Have you ever been driving at night while it is hard to see, and your headlights just aren’t working well enough to drive safely? Moisture build up inside of your headlights can cause your lights to not work effectively, which can make it very dangerous to drive at night.
But don’t worry, this is a fairly common problem and thankfully is not too hard to fix.
It won’t usually happen very often, and the moisture will usually disappear shortly after turning on your headlights. It isn’t much different from how your windshield will fog up occasionally because of high humidity.
However if it is becoming a common occurrence there are steps you can take to not only remove the moisture build up in your headlights, but also follow a few simple steps to make sure it doesn’t happen again. You may also want to know the best headlight restoration kit to keep your headlights on top shape!
Here are a few simple tools and materials you should have to make removing the moisture build up and sealing off your headlights quick and easy.
Most modern cars you will just need a ratchet and a socket to remove 3 screws around the headlight assembly (check with your owners manual for the specific size). However most older cars actually use Phillips screws to hold the headlight in place, so a screwdriver would be needed then.
These cloths are so you can remove the current moisture from the inside of your headlights. If there isn’t currently any moisture in them and you just want to seal off your headlights, skip this item.
If moisture in your headlights is becoming a frequent problem for you, consider buying some headlight sealant. This will completely seal off your headlights by filling in gaps and cracks in your seals making it much harder for unwanted moisture to get inside.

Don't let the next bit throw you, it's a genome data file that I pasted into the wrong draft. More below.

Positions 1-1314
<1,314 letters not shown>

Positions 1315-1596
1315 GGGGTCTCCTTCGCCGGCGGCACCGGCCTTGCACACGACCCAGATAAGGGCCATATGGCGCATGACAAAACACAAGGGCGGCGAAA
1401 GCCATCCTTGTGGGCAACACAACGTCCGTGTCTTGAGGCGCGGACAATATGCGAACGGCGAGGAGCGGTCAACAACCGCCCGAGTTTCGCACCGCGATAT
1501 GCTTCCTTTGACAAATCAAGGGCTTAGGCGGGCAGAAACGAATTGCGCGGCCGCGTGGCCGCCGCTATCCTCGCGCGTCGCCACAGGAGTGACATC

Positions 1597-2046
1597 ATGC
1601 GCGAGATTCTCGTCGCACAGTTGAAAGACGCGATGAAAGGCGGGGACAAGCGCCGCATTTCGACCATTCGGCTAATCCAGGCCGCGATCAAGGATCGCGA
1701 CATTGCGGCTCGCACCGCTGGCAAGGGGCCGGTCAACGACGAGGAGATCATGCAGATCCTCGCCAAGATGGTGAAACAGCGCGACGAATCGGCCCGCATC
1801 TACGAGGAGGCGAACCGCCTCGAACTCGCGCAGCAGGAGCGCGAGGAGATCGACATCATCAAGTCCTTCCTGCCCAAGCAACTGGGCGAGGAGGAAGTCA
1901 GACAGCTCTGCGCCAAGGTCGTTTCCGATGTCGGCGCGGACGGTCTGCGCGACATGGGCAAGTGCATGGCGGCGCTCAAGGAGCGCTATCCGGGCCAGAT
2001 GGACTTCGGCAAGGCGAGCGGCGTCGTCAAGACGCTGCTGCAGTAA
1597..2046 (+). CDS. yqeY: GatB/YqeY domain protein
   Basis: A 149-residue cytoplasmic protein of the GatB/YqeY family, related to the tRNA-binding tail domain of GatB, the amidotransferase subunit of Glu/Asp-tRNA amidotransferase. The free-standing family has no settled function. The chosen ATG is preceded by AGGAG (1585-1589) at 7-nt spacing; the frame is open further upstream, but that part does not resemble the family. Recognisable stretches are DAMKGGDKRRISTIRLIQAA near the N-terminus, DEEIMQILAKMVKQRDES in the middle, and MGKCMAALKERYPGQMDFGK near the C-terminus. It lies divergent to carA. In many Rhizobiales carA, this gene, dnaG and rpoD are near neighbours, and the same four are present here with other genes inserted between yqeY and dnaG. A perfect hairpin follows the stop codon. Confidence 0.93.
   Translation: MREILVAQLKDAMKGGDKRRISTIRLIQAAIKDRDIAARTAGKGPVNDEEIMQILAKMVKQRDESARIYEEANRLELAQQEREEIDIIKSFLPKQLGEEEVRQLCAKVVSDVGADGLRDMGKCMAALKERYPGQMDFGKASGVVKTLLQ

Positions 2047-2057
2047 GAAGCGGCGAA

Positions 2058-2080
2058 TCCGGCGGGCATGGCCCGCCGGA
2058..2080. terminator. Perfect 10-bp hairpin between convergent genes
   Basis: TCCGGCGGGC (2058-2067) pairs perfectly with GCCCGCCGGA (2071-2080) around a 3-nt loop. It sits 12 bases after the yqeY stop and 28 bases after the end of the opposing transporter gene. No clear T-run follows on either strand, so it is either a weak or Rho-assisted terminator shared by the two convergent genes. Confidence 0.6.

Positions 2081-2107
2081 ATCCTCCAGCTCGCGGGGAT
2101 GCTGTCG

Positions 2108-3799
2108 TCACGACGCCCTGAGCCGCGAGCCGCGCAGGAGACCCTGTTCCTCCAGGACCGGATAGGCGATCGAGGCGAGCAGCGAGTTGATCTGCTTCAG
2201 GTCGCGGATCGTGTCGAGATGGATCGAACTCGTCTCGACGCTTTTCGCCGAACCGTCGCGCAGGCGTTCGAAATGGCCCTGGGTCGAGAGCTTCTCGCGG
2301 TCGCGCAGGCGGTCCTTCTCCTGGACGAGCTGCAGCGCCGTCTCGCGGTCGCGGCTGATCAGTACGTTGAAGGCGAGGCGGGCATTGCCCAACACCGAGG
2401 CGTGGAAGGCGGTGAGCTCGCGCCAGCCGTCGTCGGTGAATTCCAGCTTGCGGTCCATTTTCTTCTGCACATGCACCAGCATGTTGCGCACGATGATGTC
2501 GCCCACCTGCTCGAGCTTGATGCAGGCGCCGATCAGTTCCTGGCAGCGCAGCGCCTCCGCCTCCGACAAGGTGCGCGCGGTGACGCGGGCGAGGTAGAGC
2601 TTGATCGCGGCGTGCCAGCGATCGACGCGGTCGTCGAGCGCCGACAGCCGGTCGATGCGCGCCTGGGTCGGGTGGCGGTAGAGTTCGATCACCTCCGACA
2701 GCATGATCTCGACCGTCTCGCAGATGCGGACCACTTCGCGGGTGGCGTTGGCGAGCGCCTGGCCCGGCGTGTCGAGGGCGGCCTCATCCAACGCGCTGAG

Optional: A Simple Blow Dryer
If you need the moisture from your headlight gone fast without having to go through the process of removing your headlight you will need a simple blow dryer. Skip to Step 6 if you want to use this method.
This step will be hard to explain since different vehicles have different ways their headlights are installed. You can consult with your owner’s manual, which should provide you with all the specific tools and steps needed to complete this task.
However, I have found a video on YouTube that shows how to remove headlights on a car just to give you an idea of what to expect when performing the task on your own vehicle.
For this you will only need a type of ratchet and socket to remove 3 screws from your vehicle. Just simply turn the screws counter-clockwise to remove them, and then pull the entire headlight assembly towards you to remove it from your vehicle.
Once you have completely removed your headlight assembly, take your lent free cloth, and wipe the entire area around the headlights as well as any other surface area on the headlight lenses that appear moist. Here are some example images below.
Once the inside of your headlights are completely dry, it is time to place your moisture absorbing silica packs into the headlights. Make sure that these small packets don’t come in contact with your headlight bulbs; otherwise they will be blocking the light coming from your headlights.